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LSE confers honorary fellowship on N.K. Singh

The fellowship 'acknowledges and celebrates those who have made an exceptional contribution to LSE and its global community'

LSE confers honorary fellowship on N.K. Singh
[Source photo: Chetan Jha/Press Insider]

The London School of Economics and Political Science (LSE) has conferred a honorary fellowship on Indian policymaker and economist N.K. Singh.

Singh joins the ranks of Queen Elizabeth, Amartya Sen, Lord Beveridge, professor Sir Karl Popper and others who have been recognized with the fellowship that “acknowledges and celebrates those who have made an exceptional contribution to LSE and its global community.”

Singh is currently co-convenor of the high level expert group for the reforms of multilateral development banks formed by the G20 and the President of the Institute of Economic Growth.

He was earlier chairman of India’s 15th Finance Commission and chaired the fiscal responsibility and budget management review committee. He was also a member of the Upper House of Parliament in India, the Rajya Sabha, from 2008 to 2014.

“It is a humbling moment for me considering the stature of many of my predecessors. The LSE has been a centre of academic excellence since its inception in 1895. Its connection with India has been an intensive, inquisitive and integral relationship,” Singh said, while commenting on the award.

In his acceptance speech, captioned the “The India Era”, Singh highlighted the evolution of India over a long period of time. The honorary fellowship was awarded at a ceremony in central London by LSE president and vice-chancellor Larry Kramer.

Commenting on the award Professor Kramer said: “This is the first honorary fellowship I have the privilege to award in my term as LSE president, and I am particularly thrilled to confer it upon our lifelong partner, N.K. Singh. N.K.’s life and career have exemplified LSE’s mission to apply the social sciences in service of humanity, and the entire School is delighted to honour his decades of friendship in this way.”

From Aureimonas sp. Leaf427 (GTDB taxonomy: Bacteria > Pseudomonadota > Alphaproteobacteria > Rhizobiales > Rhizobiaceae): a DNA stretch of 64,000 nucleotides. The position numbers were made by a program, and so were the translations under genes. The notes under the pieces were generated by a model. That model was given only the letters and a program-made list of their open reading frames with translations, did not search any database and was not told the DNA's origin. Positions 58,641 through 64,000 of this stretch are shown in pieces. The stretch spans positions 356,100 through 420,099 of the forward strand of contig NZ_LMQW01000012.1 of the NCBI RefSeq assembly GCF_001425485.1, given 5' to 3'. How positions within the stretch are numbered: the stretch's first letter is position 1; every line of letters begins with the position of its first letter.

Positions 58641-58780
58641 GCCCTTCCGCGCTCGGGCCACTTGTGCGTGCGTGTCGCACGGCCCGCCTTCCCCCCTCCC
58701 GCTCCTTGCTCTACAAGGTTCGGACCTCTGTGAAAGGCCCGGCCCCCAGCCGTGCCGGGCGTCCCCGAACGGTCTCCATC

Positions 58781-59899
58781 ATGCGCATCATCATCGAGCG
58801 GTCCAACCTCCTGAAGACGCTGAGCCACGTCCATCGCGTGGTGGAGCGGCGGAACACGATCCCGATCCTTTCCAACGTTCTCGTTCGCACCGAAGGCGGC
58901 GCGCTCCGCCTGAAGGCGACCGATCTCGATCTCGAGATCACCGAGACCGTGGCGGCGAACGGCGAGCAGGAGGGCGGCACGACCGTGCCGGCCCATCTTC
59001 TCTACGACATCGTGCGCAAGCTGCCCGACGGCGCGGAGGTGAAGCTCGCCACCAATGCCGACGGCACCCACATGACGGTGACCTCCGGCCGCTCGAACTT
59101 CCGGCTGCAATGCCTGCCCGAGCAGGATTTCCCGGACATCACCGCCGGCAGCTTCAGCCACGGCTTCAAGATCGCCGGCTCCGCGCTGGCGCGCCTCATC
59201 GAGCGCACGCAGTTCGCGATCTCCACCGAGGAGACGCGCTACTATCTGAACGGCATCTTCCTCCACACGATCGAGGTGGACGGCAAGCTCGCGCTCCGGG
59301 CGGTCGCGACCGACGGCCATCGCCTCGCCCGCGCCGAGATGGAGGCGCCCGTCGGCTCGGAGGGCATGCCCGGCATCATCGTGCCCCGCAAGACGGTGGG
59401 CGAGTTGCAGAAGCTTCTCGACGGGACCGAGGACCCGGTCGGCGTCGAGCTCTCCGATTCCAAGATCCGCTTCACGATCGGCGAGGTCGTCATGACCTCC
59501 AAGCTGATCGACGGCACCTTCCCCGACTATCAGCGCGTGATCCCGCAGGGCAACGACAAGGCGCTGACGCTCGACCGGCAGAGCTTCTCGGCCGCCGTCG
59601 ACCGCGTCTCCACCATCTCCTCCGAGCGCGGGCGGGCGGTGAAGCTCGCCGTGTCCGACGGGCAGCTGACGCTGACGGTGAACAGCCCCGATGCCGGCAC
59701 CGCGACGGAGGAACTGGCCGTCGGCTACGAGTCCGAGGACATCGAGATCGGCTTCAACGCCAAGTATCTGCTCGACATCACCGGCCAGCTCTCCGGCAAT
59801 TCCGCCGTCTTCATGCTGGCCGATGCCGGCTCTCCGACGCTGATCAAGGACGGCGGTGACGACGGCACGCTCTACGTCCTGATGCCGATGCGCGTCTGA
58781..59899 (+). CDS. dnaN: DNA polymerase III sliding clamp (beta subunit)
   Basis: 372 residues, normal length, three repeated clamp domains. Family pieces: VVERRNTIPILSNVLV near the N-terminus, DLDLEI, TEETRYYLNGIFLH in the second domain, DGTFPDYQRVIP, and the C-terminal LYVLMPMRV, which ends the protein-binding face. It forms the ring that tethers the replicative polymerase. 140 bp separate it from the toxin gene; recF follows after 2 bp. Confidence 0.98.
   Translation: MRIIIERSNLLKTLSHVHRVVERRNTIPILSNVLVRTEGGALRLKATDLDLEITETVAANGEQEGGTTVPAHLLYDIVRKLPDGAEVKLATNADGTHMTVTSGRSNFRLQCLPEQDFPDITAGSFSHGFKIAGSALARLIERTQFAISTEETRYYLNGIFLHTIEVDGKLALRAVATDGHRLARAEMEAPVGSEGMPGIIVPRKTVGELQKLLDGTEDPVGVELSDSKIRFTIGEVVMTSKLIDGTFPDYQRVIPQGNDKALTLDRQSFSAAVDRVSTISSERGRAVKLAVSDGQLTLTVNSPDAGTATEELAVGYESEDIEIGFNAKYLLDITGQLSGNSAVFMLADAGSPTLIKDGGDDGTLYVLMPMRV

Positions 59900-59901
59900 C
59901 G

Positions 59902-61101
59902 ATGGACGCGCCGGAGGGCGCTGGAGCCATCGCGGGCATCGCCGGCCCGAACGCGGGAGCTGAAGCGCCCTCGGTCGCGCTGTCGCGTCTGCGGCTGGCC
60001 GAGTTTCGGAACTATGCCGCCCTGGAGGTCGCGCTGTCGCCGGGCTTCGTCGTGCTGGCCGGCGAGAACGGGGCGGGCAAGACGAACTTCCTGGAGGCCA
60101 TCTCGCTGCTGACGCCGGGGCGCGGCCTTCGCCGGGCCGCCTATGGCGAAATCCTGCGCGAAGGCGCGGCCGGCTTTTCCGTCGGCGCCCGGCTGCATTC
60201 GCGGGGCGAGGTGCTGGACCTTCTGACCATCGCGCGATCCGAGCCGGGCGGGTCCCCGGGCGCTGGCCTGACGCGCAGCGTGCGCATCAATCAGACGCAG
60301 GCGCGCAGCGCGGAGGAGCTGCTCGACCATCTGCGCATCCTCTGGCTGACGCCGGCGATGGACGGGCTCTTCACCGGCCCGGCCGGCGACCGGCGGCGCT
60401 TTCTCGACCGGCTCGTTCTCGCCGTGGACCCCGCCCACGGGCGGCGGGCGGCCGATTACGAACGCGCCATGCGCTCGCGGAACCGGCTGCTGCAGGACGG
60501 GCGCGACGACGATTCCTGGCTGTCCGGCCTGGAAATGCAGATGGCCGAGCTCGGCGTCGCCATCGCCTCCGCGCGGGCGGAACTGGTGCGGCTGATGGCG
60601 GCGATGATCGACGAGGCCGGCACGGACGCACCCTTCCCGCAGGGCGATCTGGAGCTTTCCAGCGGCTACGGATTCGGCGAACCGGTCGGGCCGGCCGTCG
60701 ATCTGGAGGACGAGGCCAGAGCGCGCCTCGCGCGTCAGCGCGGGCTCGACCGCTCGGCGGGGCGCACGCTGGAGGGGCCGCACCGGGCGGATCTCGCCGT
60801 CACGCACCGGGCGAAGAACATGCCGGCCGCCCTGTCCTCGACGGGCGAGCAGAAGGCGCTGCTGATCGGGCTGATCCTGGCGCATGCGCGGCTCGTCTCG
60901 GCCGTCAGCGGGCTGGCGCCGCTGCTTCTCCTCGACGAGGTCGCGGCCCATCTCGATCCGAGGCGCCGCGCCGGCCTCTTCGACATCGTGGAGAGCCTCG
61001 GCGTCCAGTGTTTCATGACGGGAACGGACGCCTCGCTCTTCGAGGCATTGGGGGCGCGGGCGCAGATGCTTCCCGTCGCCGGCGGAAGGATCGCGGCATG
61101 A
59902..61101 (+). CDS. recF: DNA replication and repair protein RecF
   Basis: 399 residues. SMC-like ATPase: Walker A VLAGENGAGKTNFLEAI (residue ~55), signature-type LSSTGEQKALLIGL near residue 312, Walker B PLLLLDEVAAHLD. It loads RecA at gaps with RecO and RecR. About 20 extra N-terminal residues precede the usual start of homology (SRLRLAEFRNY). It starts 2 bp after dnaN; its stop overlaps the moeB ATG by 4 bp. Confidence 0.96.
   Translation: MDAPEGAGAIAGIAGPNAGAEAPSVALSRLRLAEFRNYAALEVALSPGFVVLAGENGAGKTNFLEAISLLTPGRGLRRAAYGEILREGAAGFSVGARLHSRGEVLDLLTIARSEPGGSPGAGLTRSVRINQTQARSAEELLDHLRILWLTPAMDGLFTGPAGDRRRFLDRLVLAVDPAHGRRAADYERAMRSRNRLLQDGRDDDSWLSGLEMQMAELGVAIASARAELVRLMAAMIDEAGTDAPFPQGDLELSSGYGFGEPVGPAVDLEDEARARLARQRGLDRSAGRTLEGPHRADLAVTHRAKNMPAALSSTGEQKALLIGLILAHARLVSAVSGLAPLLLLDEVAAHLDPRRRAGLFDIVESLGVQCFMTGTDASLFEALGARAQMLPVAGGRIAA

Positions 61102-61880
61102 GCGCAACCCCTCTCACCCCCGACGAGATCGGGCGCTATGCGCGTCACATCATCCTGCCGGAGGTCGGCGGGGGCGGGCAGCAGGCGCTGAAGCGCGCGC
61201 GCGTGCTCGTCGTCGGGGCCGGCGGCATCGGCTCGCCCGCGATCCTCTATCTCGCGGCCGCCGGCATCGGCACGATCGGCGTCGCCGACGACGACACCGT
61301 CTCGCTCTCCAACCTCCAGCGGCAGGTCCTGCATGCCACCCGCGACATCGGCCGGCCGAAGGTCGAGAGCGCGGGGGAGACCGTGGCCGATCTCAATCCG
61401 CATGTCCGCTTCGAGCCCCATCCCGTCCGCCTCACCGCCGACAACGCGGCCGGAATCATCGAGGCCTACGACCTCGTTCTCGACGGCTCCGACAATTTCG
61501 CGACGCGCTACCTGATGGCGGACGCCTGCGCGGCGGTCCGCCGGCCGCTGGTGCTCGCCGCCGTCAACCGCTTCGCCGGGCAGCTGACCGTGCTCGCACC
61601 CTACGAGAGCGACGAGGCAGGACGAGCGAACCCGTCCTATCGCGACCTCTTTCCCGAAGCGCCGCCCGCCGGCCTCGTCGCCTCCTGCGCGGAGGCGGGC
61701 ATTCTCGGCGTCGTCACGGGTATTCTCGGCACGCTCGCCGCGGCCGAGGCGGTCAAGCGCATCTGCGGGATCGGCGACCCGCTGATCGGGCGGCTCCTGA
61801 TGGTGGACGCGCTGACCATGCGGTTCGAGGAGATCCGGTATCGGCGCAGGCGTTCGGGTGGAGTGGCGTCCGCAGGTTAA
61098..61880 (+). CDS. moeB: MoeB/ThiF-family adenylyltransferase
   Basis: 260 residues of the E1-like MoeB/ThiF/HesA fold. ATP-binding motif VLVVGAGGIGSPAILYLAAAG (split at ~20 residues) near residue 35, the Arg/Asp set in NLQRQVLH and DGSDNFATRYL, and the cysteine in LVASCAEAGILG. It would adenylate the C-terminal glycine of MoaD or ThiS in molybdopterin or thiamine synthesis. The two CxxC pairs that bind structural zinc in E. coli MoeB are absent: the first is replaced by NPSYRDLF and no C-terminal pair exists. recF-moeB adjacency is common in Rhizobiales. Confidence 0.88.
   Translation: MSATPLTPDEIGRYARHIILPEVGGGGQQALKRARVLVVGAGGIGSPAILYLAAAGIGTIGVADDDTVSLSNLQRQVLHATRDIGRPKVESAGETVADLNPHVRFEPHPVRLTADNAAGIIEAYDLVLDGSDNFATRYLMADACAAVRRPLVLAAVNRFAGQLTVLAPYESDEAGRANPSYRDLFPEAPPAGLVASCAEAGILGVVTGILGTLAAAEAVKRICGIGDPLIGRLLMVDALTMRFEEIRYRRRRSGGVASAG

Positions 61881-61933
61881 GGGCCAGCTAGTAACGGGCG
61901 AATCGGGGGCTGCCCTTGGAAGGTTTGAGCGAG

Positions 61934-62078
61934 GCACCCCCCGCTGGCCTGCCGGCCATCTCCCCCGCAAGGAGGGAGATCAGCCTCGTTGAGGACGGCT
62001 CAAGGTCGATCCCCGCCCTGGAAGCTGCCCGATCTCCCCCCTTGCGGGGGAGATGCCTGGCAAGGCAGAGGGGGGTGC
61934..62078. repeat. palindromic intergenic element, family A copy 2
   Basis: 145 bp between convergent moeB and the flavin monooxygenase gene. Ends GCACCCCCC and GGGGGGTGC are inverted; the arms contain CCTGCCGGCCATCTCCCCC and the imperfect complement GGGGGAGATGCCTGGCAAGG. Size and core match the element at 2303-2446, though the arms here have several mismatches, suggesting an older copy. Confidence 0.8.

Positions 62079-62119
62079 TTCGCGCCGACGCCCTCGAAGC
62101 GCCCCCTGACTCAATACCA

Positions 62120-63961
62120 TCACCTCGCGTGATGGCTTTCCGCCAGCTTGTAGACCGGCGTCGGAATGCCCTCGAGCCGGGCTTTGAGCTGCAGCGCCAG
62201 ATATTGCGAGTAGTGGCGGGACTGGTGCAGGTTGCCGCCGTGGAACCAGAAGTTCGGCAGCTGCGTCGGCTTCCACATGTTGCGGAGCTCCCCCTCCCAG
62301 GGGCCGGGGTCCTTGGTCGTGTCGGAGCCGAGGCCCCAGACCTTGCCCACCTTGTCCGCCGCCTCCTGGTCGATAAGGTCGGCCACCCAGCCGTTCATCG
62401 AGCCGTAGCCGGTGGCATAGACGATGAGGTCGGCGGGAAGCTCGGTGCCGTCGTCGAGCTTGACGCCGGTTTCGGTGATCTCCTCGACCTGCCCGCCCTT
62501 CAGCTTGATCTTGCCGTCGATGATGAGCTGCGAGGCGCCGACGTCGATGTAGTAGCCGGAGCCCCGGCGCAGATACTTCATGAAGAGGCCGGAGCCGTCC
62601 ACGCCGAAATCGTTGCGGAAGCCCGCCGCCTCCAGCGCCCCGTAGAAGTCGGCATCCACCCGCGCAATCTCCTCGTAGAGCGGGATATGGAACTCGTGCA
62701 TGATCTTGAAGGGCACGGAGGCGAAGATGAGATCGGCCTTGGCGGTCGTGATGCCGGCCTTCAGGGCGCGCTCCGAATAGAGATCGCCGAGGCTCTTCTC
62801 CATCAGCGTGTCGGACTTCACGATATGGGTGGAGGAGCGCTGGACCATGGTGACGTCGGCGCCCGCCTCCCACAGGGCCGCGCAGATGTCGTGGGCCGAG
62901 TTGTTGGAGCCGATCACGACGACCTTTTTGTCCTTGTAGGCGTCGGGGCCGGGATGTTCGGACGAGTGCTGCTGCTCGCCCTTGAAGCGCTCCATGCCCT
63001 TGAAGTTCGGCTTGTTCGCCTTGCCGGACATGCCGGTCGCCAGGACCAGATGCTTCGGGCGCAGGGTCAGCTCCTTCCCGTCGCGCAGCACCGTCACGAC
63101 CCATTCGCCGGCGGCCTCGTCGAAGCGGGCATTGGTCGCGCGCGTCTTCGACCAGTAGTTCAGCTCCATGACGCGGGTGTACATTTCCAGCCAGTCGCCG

Singh has been at the centre of policymaking in India and was part of the core group of civil servants and leaders involved in India’s economic reforms of 1991, which transformed India’s economy and prospects.

He was actively involved in major structural and macroeconomic reforms thereafter as secretary to Prime Minister Atal Bihari Vajpayee, and as secretary in various departments in the ministry of finance

Throughout his career, Singh has had a long-standing relationship with LSE. He is the co-chair of LSE’s India Advisory Board liaising closely with school leadership to support and facilitate the university’s unique relationship with India.

In addition, he has volunteered and offered insight to LSE and India relations for over 15 years and has served as an advocate to further research, policy impact and partnership building.

“N.K. Singh’s profound expertise in fiscal policy, coupled with his unwavering commitment to fiscal prudence, transparency, and cooperative federalism, epitomises his enduring legacy. Throughout his decades of public service, he has exemplified leadership in key positions, including chairmanship of the 15th Finance Commission and the FRBM,” finance minister Nirmala Sitharaman said, responding to an invitation to the ceremony.

Minister of external affairs S. Jaishankar said, “As a Member of Parliament, he [N.K.Singh] made notable contributions including the committee’s dealing with public accounts, foreign affairs and human resource development.”

Recognising Mr Singh’s international standing, he added: “In the diplomatic domain, he is well-known for his efforts at forging a closer relationship between India and Japan”, and was “deeply involved in India’s G20 presidency, serving as the co-convenor of the independent expert group for the reforms of multilateral development banks.”

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